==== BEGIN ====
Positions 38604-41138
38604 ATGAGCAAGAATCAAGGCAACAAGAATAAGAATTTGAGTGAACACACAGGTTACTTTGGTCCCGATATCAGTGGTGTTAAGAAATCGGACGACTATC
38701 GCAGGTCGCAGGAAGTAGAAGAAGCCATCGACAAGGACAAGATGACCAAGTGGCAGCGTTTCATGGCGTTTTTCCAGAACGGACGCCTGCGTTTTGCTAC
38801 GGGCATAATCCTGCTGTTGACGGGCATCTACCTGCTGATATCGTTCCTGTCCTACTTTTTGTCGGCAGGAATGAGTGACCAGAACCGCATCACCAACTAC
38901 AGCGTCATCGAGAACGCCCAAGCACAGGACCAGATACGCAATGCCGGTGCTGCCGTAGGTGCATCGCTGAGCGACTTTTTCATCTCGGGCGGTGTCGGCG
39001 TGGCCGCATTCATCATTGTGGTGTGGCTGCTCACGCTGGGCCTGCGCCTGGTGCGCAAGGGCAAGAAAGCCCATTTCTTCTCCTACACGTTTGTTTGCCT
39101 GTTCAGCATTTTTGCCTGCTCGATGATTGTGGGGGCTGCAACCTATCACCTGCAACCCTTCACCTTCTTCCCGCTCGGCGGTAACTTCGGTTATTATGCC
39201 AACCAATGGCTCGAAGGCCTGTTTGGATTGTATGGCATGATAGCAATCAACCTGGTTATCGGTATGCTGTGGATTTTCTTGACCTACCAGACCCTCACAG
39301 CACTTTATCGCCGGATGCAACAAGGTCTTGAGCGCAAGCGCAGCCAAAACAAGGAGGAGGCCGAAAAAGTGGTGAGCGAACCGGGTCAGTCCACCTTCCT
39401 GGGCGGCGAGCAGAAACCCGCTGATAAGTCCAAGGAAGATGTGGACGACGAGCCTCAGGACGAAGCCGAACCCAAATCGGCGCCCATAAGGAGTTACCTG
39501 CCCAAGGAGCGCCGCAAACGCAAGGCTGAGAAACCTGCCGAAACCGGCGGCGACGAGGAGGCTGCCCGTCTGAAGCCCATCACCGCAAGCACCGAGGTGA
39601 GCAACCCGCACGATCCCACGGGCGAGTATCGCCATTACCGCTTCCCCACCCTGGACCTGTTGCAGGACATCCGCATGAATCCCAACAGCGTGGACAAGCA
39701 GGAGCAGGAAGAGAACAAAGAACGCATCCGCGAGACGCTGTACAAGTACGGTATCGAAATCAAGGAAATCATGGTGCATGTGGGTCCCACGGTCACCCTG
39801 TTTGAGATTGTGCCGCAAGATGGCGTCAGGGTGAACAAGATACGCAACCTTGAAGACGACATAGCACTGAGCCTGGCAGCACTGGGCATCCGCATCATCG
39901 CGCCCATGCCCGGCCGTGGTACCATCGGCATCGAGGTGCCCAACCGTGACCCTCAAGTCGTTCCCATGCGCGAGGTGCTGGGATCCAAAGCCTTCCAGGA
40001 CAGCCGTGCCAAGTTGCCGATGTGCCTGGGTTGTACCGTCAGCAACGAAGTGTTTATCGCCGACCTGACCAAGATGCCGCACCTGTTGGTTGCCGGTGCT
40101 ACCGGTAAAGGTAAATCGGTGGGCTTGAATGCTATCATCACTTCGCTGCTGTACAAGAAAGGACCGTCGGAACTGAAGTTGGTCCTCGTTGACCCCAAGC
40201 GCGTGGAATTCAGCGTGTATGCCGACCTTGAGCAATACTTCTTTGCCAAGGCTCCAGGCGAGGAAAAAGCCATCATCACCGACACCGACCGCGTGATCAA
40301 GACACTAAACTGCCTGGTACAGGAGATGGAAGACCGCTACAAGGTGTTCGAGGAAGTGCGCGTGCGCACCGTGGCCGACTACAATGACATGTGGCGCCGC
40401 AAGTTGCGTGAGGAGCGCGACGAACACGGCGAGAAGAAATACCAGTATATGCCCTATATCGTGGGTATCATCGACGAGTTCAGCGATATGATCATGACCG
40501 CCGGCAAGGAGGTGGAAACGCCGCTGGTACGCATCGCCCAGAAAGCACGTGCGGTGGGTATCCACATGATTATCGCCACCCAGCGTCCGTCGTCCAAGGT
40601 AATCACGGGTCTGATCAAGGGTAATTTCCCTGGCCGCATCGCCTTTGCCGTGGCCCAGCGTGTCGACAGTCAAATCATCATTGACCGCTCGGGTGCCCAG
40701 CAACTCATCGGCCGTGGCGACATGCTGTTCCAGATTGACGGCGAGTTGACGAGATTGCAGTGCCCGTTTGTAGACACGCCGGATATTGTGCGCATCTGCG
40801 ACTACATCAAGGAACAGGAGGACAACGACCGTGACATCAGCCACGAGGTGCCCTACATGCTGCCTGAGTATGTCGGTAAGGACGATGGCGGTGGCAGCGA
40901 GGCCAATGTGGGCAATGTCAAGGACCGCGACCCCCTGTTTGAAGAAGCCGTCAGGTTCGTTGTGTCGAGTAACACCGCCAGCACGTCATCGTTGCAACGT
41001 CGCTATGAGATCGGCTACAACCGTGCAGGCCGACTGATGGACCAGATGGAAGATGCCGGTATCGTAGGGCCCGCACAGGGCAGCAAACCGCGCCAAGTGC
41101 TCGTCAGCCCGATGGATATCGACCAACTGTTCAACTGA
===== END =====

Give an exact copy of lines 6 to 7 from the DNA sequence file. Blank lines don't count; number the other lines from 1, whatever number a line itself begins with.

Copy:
39001 TGGCCGCATTCATCATTGTGGTGTGGCTGCTCACGCTGGGCCTGCGCCTGGTGCGCAAGGGCAAGAAAGCCCATTTCTTCTCCTACACGTTTGTTTGCCT
39101 GTTCAGCATTTTTGCCTGCTCGATGATTGTGGGGGCTGCAACCTATCACCTGCAACCCTTCACCTTCTTCCCGCTCGGCGGTAACTTCGGTTATTATGCC